What the Hell Did I Just Read (John Dies at the End, #3)What the Hell Did I Just Read by David Wong
My rating: 4 of 5 stars

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This is the third installment in a trilogy that began with “John Dies at the End.” The series takes place in an undisclosed and rundown Midwestern town that is prone to various catastrophic supernatural shenanigans. It’s a humor-horror cross-genre work that is heavier on the former than the latter by virtue of the fact that the tone is consistently lightened by the duo of doofuses’ jokes and unreliable narration – often in the face of apparently calamitous events.

In the first book, the narrator, David, and the titular character, John, consume a drug (street-named “Soy Sauce”) that gives them the ability to see supernatural phenomena to which the general citizenry are blind. This book continues with that idea, but — given their experience with supernatural happenings, limited as it may be – they’ve become paranormal investigators of sorts (usually unpaid and sometimes without anyone asking for their services.) Also, Amy becomes not only a more firmly established love interest to David, but also a full-fledged member of the team – albeit the one that plays straight-[wo]man to the buffoonery of the other two.

The central event in this story is a child abduction that turns into a chain of abductions, but soon it becomes in doubt whether the children ever existed in the first place – or whether they are mass delusions implanted by a monstrous source. The book unfolds as the story of the trio trying to find the “children,” to find out what their true nature is, and then to figure out what to do about them. The villain’s henchman is capable of shape-shifting and takes several forms throughout the book – including that of David, thus casting suspicion upon him.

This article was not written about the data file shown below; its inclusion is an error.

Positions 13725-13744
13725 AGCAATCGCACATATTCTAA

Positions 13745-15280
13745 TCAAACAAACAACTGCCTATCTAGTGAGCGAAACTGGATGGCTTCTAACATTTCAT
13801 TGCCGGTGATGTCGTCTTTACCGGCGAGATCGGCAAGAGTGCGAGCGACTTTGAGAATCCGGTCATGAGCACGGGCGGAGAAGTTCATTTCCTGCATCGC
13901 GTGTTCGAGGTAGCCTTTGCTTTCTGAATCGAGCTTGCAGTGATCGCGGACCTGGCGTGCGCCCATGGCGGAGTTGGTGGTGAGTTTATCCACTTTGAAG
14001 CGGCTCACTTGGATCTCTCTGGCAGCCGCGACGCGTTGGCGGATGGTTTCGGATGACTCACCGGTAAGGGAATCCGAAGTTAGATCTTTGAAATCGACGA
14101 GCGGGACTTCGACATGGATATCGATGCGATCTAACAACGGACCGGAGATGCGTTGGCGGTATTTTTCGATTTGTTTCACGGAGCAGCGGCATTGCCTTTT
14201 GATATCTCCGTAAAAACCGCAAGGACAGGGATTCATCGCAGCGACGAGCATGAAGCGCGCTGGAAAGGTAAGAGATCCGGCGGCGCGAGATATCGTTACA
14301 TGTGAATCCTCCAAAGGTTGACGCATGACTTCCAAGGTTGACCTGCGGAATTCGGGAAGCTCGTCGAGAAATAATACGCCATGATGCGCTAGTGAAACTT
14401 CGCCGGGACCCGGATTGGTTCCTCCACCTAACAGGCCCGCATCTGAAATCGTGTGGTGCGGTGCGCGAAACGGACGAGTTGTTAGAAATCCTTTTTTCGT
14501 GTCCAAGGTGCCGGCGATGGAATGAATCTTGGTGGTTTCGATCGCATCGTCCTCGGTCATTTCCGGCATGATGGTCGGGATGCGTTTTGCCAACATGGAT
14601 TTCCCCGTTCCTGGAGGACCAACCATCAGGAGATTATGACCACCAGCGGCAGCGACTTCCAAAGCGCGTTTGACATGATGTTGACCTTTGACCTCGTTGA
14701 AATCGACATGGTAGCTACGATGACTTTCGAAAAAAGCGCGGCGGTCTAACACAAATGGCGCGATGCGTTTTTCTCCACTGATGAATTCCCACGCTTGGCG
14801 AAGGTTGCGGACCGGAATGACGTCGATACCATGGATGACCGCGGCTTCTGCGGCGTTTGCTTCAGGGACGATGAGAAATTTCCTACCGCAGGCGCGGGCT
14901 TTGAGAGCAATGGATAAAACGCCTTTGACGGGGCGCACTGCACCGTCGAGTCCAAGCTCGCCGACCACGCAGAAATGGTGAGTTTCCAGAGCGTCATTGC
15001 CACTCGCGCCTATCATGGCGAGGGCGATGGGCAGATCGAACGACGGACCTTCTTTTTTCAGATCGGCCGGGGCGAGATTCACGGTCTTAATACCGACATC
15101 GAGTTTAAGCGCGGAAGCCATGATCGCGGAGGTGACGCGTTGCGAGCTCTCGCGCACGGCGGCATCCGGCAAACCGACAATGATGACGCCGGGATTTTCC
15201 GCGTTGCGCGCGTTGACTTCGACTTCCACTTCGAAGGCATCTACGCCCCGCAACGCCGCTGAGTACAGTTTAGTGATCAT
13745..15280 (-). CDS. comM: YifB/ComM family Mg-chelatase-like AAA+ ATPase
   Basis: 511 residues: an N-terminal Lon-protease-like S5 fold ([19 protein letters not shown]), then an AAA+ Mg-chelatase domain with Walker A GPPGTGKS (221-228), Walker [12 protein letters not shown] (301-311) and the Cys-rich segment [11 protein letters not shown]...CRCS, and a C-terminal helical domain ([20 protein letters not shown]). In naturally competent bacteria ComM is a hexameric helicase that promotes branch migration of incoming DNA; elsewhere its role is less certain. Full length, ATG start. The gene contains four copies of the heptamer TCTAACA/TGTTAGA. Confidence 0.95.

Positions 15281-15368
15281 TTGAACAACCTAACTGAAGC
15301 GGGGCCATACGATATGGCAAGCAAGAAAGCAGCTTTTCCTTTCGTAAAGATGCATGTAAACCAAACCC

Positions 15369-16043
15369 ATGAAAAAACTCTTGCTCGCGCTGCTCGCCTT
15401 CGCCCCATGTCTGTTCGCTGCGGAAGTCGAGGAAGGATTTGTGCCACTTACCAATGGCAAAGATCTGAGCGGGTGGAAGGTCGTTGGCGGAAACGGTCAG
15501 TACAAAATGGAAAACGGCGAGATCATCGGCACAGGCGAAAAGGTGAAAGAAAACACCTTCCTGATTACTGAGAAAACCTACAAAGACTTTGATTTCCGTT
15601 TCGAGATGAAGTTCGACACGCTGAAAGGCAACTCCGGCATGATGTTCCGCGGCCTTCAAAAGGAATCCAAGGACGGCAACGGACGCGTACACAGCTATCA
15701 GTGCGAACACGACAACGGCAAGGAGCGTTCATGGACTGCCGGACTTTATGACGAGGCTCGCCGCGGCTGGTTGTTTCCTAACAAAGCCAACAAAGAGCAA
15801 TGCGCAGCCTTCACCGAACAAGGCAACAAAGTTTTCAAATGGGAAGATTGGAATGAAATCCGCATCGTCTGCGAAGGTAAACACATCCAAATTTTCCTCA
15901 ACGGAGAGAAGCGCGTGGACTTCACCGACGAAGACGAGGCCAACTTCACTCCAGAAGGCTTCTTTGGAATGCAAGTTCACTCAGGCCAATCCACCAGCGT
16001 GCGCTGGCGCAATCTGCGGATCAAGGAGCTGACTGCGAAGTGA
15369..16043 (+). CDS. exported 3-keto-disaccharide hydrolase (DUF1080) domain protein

The author takes an interesting approach to perspective. The perspective shifts between David, John, and Amy, but only the David parts are written in first person (John and Amy are allotted sections from their perspective, but they are written in third-person limited perspective.) There are section headings to clarify whose perspective is being used and so it’s not hard to follow (even context would provide a great clue.) The shifting perspectives serves three purposes. First, one can see points in time during which David is not present, allowing the team to divide and conquer and for humorous confusion to be exploited. Second, it allows one to see the difference between the various accounts of the same event, which is helpful in building confidence about what actually happened — given the unreliable narration. Third, it allows for unreliable narration to be used for comedic effect. John, in particular, is famous for being especially unreliable among the unreliable narrators, though most of his embellishment is along sexual lines. [Amy is the most reliable in that she isn’t prone to flights of fancy. However, she has no ability to see through the shapeshifters and implanted hallucinations, and so she might – in fact — be the least reliable.]